When is a plaintiff’s win not a win and a defendant’s loss not a loss?
When the jury awards $0.
Now the plaintiff is getting a second chance.
A 1st District Appellate Court panel has affirmed a Cook County judge’s ruling that granted a new trial in a medical-malpractice and wrongful-death case in which a jury found in favor of the plaintiff — yet awarded no money in damages.
Concetta Cimino was 83 years old in January 2009 and, according to testimony from her family, in “pretty good health” when she phoned her daughter and told her that she had been vomiting regularly.
When the vomiting did not subside, the daughter drove Cimino to Gottlieb Memorial Hospital in Melrose Park the following day.
After blood tests and an inconclusive CT scan, Cimino’s general practitioner told the daughter that Cimino would need a colonoscopy to identify the cause of the vomiting, adding that surgery might be required.
The colonoscopy was ultimately authorized and performed by a different doctor, Gerald Sublette.
Complications arose during the colonoscopy, leading to emergency surgery. During that surgery, the specialist in general and vascular surgery realized that the diverticula had perforated “either prior to, during or after the colonoscopy.”
Cimino was admitted to the intensive care unit and died there two days later.
Cimino’s son, Salvatore, filed a lawsuit in September 2009 in Cook County Circuit Court, alleging Sublette deviated from the standard of care by performing the colonoscopy instead of first trying other options.
In April 2013, after a three-day jury trial before then-Circuit Judge Thomas L. Hogan, a jury found Sublette negligent in Cimino’s death, ruled in the estate’s favor but awarded no damages.
Burton I. Weinstein of Baskin, Server, Berke & Weinstein LLC — which represented Cimino’s estate — asked for more than $20,000 for medical expenses from the time of the surgery to the time of Cimino’s death, $10,500 for funeral expenses, $1.2 million in damages to Cimino’s children and a $75,000 survival action.
A month after the verdict, Weinstein moved for a new trial solely on damages, arguing the jury did not follow instructions.
“I think Judge Hogan gave us a great trial,” Weinstein said. “What went wrong was the jury’s inexplicable actions.”
He contended the jury was instructed that if it found Sublette liable, then it must also award damages for at least the amount of medical and funeral bills.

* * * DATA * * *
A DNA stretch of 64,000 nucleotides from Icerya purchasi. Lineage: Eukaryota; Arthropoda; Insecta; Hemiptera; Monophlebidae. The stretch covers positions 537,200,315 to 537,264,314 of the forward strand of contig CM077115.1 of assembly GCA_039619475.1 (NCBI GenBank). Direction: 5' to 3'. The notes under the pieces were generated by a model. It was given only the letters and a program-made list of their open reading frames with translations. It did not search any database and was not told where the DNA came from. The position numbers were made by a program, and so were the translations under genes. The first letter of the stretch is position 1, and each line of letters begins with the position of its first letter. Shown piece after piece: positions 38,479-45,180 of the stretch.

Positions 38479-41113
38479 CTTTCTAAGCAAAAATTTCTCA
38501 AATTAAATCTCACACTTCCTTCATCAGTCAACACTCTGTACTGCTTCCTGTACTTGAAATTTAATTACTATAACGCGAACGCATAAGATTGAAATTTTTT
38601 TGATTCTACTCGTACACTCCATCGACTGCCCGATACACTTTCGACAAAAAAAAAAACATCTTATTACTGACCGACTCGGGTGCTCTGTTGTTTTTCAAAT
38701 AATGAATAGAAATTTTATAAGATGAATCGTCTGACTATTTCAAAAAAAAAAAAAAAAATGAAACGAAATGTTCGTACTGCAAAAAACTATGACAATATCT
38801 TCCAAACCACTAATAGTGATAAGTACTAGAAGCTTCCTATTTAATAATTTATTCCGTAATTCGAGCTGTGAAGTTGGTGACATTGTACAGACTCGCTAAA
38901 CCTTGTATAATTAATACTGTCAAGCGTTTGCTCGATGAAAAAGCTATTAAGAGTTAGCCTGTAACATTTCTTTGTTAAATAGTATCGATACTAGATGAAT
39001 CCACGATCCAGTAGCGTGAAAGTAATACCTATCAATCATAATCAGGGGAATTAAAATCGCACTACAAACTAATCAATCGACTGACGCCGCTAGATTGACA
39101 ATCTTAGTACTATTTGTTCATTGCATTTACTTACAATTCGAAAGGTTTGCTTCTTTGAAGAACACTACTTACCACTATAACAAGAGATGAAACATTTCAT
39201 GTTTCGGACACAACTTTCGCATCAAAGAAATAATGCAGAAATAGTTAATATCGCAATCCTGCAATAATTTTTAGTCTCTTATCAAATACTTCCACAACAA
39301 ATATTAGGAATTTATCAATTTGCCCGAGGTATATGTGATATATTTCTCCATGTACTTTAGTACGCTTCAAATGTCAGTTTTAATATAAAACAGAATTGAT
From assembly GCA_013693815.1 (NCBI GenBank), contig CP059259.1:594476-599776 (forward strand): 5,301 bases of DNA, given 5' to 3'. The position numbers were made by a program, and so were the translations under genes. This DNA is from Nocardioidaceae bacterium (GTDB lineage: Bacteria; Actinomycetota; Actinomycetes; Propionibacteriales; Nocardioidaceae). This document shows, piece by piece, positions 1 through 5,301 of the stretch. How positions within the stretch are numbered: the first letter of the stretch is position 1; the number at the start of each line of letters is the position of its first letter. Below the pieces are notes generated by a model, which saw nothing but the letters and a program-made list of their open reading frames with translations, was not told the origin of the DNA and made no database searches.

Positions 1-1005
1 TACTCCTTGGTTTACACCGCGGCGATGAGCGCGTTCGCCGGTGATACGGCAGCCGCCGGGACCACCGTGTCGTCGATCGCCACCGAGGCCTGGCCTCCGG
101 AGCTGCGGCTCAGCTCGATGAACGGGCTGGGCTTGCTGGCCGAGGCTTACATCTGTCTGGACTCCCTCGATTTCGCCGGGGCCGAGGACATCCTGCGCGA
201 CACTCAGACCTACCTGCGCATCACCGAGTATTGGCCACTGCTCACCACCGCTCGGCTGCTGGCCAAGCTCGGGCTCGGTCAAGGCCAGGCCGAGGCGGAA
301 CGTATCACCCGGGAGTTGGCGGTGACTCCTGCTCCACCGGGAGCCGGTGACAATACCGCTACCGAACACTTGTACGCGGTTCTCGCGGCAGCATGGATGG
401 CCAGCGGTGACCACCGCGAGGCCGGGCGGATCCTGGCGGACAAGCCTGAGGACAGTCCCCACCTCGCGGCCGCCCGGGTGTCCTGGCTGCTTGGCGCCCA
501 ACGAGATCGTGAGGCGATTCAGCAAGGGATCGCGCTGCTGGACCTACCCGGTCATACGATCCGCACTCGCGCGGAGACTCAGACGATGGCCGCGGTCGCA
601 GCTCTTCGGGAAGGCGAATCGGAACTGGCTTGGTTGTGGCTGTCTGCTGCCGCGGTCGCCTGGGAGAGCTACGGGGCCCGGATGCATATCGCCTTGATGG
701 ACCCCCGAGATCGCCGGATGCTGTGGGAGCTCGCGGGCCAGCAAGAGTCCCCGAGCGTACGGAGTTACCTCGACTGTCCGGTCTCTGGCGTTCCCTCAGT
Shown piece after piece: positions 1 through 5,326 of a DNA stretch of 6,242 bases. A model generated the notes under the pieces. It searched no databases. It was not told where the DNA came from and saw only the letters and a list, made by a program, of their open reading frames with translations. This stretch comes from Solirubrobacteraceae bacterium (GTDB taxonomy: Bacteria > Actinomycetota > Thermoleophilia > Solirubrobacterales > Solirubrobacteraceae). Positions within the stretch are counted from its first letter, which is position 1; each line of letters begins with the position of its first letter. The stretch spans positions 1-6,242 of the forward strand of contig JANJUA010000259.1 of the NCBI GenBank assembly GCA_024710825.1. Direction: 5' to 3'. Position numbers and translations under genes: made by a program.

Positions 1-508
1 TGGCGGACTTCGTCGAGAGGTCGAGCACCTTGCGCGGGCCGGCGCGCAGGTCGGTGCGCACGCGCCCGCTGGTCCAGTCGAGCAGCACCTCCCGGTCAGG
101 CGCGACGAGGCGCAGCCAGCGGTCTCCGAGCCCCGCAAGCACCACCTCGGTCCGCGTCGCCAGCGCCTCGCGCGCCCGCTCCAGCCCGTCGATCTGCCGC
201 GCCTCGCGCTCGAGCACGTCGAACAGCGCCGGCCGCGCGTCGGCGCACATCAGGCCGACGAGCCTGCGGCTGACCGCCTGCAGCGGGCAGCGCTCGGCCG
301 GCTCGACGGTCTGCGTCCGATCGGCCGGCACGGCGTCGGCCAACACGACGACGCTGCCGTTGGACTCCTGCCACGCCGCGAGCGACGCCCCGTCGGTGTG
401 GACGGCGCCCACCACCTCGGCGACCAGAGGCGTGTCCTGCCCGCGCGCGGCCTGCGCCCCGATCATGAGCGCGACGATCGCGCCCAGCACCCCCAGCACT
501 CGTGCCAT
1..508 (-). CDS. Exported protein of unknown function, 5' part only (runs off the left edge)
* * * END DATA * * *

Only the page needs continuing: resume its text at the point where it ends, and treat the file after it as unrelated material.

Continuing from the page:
“If they had just even awarded me the medical and funeral expenses, I would have had a very difficult case” on appeal, Weinstein said.
The defense opposed the plaintiff’s motion, saying that no new trial was necessary because the verdict was legally consistent.
The defense added that if a new trial were granted, it should address liability as well as damages.
In October 2013, Hogan granted a complete retrial.
The appellate court initially issued its ruling as an unpublished order in March, affirming Hogan’s judgment. The panel agreed to publish the ruling last week at the plaintiff’s request.
In a 40-page opinion written by Justice James Fitzgerald Smith, the panel ruled that “under these facts, we find that the trial court did not abuse its discretion in vacating the verdict, as inconsistent, and setting the cause for a new trial on all issues.”
Smith wrote that the jury had two verdict forms to pick from.
“The jury instructions explicitly advised the jury that if it chose to sign verdict form A, instead of B, it was required to determine the amount of damages to be awarded to the plaintiff,” he wrote.
Form A, in the plaintiff’s favor, itemized damages for both pecuniary and economic losses.
Smith acknowledged that it’s not impossible for a jury to find zero pecuniary damages along with a finding of liability if it determines the less-tangible losses do not have monetary value.
“However, contrary to the defendant’s position, the same zero award for medical and funeral expenses incurred by Concetta’s estate is inexplicable where the evidence of those expenses was stipulated to and undisputed at trial,” Smith wrote.
Justices David Ellis and Nathaniel Howse Jr. concurred in the opinion.
Representing the defense in trial court were Sommer R. Luzynczyk and Charles F. Redden of Pretzel & Stouffer Chtd. Redden has since left the firm for Cunningham, Meyer & Vedrine P.C.
Joining Luzynczyk and Redden on appeal was Scott L. Howie, also of Pretzel & Stouffer.
All three declined to comment.
The case is Salvatore Cimino v. Gerald Sublette, M.D., 2015 IL App (1st) 133373.